In Africa, going on a trip by car is no simple matter. Even so, we decided to do nearly a thousand kilometres in five days. The car is a Toyota Prado, with four-wheel drive and whatnot. My "and whatnot" accidentally characterises rather accurately our knowledge of the car and its insides: we don't even know how to use the four-wheel drive thing yet. We went anyway.
We bought some tools and car appliances which might come in handy: screwdrivers, triangles, a funnel... We borrowed a jack which for some reason Spanish people call gato - "cat". We put some air into the spare wheel. We put some air into the regular wheels. We bought sixty litres of gas to take with us. We set off.
The roads are diffcult most of the time. Either there is no asphalt (in the dry season the amounts of dust are incredible) or it is full of holes and you have to jump from one side of the road to the other. Or both. There isn't very much traffic but there are extremely many grumiere trucks (see picture on the right) which trasport huge tree trunks. Most of them were quite nice to us and we had polite car conversations:
Us: Honk honk? ("Can we pass?")
Truck: Honk honk. ("Yes, go.")
Us: Honk honk! ("Thank you!")
Truck: Honk honk! ("You're welcome!")
Others would drive in the middle of the road so that nobody could overtake.
The trip was quite all right (though very tiring for Jandro, as I don't drive) and it was only the night before our departure that we noticed something strange. An indicator in the car lit up and we found ourselves facing a dreadfully orange "T-BELT" sign. After figuring out what on Earth a T-BELT might be (transmission belt or whatever, we thought), we got a bit nervous. 400 kilometres ahead of us and the car says we should change the transmission belt NOW. Oh my.
We went to the guy responsible for our lodgings and asked if there were any mechanics in the Lope village. "I will call". He called. No luck, user unavailable. "We will go to the mechanic's house." Ok, let's. From a beautiful woman who opened the mechanic's door we found out that he was travelling but he would come back the next day. If we were willing to wait. We weren't. We called another person. The guy agreed to see us but couldn't promise anything.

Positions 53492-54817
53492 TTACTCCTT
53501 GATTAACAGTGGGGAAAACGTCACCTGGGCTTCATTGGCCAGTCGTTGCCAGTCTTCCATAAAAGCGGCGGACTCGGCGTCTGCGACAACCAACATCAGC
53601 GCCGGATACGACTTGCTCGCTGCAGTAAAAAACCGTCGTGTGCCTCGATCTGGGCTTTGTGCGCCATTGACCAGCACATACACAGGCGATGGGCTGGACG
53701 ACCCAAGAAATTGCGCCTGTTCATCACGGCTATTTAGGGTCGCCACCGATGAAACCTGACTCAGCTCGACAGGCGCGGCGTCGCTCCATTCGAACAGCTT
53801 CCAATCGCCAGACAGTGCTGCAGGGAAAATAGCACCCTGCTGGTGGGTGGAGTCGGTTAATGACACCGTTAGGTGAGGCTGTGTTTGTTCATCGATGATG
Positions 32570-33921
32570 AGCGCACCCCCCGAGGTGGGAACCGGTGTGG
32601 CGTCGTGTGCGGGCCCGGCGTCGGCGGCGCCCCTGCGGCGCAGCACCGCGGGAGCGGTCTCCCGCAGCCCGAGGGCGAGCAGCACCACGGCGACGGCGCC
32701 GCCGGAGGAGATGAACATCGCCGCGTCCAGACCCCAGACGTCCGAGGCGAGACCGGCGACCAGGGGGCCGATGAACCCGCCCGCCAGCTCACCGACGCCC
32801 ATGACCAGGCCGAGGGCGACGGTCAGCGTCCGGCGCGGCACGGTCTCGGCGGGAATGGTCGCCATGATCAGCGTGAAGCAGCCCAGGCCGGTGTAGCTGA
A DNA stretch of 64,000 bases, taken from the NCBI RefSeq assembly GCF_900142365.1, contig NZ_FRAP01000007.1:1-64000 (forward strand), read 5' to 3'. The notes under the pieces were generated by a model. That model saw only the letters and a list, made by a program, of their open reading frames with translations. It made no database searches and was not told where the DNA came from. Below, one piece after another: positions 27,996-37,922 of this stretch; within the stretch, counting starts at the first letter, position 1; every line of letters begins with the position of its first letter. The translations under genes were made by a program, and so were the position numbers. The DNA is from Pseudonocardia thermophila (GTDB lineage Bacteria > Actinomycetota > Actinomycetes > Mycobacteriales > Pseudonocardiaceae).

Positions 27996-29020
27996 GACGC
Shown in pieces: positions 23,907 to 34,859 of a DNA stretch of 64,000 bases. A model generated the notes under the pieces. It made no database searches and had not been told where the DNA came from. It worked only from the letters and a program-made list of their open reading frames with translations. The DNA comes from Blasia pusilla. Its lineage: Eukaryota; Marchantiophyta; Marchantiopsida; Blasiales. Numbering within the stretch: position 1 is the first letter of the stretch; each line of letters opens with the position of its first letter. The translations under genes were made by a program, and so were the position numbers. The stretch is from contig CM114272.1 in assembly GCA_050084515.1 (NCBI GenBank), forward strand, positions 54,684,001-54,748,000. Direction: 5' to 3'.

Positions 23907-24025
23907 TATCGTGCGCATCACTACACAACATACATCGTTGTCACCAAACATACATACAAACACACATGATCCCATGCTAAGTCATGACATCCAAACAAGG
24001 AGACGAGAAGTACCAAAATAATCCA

"The transmission belt looks fine," we found out (we had changed it about a month ago!). "Maybe it's a little loose, I can fix it, just give me some tools." We took out our sad little set of tools which of course proved to be useless. The man offered to take us to his friend who had the tools. All four of us went to the village bar/shop where the tool guy was expected to appear. We waited for half an hour and had some sodas, watching the village life while the village life was watching us. The man came and said he wouldn't give our "mechanic" his tools, as the problem was not the transmission belt but something else and we could talk to him about it if we want to. He was very unfriendly. The "mechanic" tried to persuade him but was unsuccessful.
By that time the situation was as follows: our landlord, who was still tagging along, couldn't fix the problem and had no tools; the "mechanic" could fix the problem but had no tools; we couldn't fix anything and to top it all off had no tools; and the guy who had the tools wouldn't help. Seems hopeless but we didn't have many options. Our guy told us we shouldn't let the other man touch our car because he just wanted our money. Relucantly, we agreed and just drove him home. He told us we should be able to get to Libreville. And he wouldn't accept money from us claming he hadn't done anything. Good guy, in the end.
What scared us most was that the car would break in the middle of nowhere. There is no road assistance in Africa and if you get stuck in a place you might be stuck there for days. Nothing of the kind happened, though, and we safely reached Libreville the next day. The car did start making funny noises after around 100 kilometres and it turned out the air filter had a substantial hole. There was nobody we could call so we just put some masking tape round it. It worked. We're the official car fixers from now on.